Q: What is the ultimate goal of your skating career?
A: In any case, I’d like to land the 4A in competition. That’s the ultimate goal I’ve said countless times. However, this time, with such a long period of training alone, the difficulty of the 4A… Firstly, I wonder if I will be able to get there. When I think about how there were times when I felt like it was almost a wild fantasy, I won’t say there weren’t times where I wondered if it was okay to make this my ultimate goal. However, if I were not to lie to my own heart then, if I did not try to get there, truthfully speaking, my reason for skating… In this society, in this current situation, it feels like my reason for training, the reason for wanting to keep skating would vanish. So that’s why I’m still pushing ahead against the impregnable wall known as my 4A, though the hurdle is very high. It’s a wall so tall to the extent that it feels like there are no handholds or anything. Even so, I don’t want to leave it as just a dream. I will absolutely grasp it in my hands, and I want to look beyond that wall where there are no other walls. I think that may be the only reason I am able to skate in this current situation.
Q: What about the current status of the (quad) axel?
Q: Once the COVID19 situation improves, will you go back to your training base overseas?
A: Well, to be honest, I don’t know how the world will be. However, to confirm, I don’t think the training I’ve done thus far has been wrong. Um, in the end since I was able to apply the various things I have experienced thus far, and finally like a “veteran”, I was able to accumulate the [efforts of] various training, and without doubt as this was reflected in the results of this competition, I think I can finally say I did my best. And so, the training plan of a four-quad free program including a quad loop from this time will become a strong foundation for the sake of the quad Axel later. I think for now, making that go well should be the only thing I think about. Regardless of whether that will happen upon returning to Toronto or in Japan, and improving my body, my senses, and my technical and physical fitness is definitely something I think I know best. In any case, in the last one year I have gone through a lot of trial and error. That’s why, to utilize [what I learned from] that, whether it’s in Japan or in Canada, first I want to put in the work in training to improve the technical aspects needed to rotate and land a quad Axel. Is this okay? Did that answer the question?
Q: (This year) You graduated from university. Aside from training, what other kinds of things did you do during the pandemic?
A: Well, the time I spent with my family greatly increased. Usually I’m in Toronto and it’s not often that my whole family is able to get together and spend time. And by this it’s not that it was fun to be together like this, but rather we were able to think together about skating. Above all else, I thought that being supported by my whole family while I was skating is a great fortune. And, yes, I didn’t really go out, since I wasn’t doing anything but skating. Although (saying I was) doing nothing except skating might be a bit of an exaggeration. I did not go out at all, aside for skating. Um, that’s right. I felt maybe I was able to focus more on skating than when I was in Toronto. And… what else was there? Ah, university. Fortunately I was able to graduate from university. Regarding my thesis, yes, I might present it someday, I might not. I’m not really sure about that. I did as much research as I could think of, and of course there were connections to the training that I myself have done up until now. Above all, I thought that maybe [with my research*] the rules [of skating] would become easier to understand, it would have to. Perhaps in the future, [after] performing to where I’m satisfied, I’ll retire from competition, become a professional [skater], become a coach/mentor, etc. So, in that progression, if that kind of technology is needed, there’s that option too. After all, I think that as a top athlete, [it would be good] to become a means of opening up something new.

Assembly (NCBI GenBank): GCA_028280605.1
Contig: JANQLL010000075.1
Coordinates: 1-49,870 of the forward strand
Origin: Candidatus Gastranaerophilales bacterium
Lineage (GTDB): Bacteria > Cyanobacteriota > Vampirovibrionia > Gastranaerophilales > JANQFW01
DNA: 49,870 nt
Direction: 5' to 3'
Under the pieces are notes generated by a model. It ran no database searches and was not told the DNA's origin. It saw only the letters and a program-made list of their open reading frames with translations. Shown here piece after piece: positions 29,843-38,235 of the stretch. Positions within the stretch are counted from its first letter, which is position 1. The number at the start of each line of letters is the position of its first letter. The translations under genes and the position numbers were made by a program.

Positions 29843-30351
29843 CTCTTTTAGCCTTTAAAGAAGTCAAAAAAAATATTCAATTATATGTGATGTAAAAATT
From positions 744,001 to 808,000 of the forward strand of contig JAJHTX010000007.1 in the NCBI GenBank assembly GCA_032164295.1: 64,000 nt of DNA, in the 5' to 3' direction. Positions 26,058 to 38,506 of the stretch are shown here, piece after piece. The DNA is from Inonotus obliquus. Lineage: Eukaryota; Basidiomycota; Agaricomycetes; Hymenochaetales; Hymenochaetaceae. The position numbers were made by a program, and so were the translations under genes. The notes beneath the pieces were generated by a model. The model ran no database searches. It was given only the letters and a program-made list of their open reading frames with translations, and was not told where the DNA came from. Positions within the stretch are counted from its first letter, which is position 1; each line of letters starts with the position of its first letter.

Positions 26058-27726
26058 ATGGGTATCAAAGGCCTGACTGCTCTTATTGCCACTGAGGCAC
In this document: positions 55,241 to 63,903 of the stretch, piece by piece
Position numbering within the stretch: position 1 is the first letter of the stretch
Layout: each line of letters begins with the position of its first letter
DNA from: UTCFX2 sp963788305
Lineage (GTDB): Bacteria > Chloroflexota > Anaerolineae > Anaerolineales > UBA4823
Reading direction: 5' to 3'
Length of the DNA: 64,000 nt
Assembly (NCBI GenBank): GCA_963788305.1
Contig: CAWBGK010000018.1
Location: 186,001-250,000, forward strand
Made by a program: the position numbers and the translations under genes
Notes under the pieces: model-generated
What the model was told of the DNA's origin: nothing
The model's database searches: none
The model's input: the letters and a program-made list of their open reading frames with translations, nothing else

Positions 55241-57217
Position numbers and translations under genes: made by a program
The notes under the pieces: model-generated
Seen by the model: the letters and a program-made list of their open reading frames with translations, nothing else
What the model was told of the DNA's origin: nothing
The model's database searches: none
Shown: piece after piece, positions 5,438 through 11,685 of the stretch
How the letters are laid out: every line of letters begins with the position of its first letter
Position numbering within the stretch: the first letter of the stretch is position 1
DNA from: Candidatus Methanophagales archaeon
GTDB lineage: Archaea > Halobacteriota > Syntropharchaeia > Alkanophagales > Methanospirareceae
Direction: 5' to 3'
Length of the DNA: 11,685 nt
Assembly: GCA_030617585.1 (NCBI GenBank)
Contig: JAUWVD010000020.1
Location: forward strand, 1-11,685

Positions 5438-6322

*T/N: Yuzuru is referring to his graduation thesis in which he explored the topic of 3D motion capture technology being applied to figure skating, and he stated his hope that in the future there could be AI-based scoring incorporating new technology. He talked about his thesis and thoughts on his university career in his recent article featured in Waseda University’s Campus Now magazine; translation can be found here.
2014 Sochi and 2018 Pyeongchang Olympic gold medallist Yuzuru Hanyu (ANA) secured his 5th Japanese National Champion title with a score of 215.83 in the Free Skate and an overall score of 319.36. These are his comments in an interview with Fuji TV after the performance.
A: Firstly, while looking at it objectively… I think it’s significant that I was able to properly believe in the training I did and trust the feeling in my body. More than anything yesterday – though it was in part precisely because it was that type of program – there were parts in that first competition where I had exerted a bit too much power, so frankly, it’s good that I was able to feel that yesterday.
Q: You began the program with a 4Lo and then a 4S and it scored you high marks A: Well, firstly when it comes to the loop jump, it’s very difficult to get flow from that jump. For me, it’s been awhile since I’ve maintained the flow and completed the loop jump with positive GOE. It’s a point that I am very happy about. In regards to the Salchow and toe-loop, they are jumps I have a lot of confidence in and two jumps that have accompanied me for many years* so I had confidence and completed them.
*T/N: Here, his language sort of personifies his jumps as people/things who’ve been ‘doing’ skating together with him so we’ve tried to express that feeling through the translation
Q: What kind of feelings have you put into this program?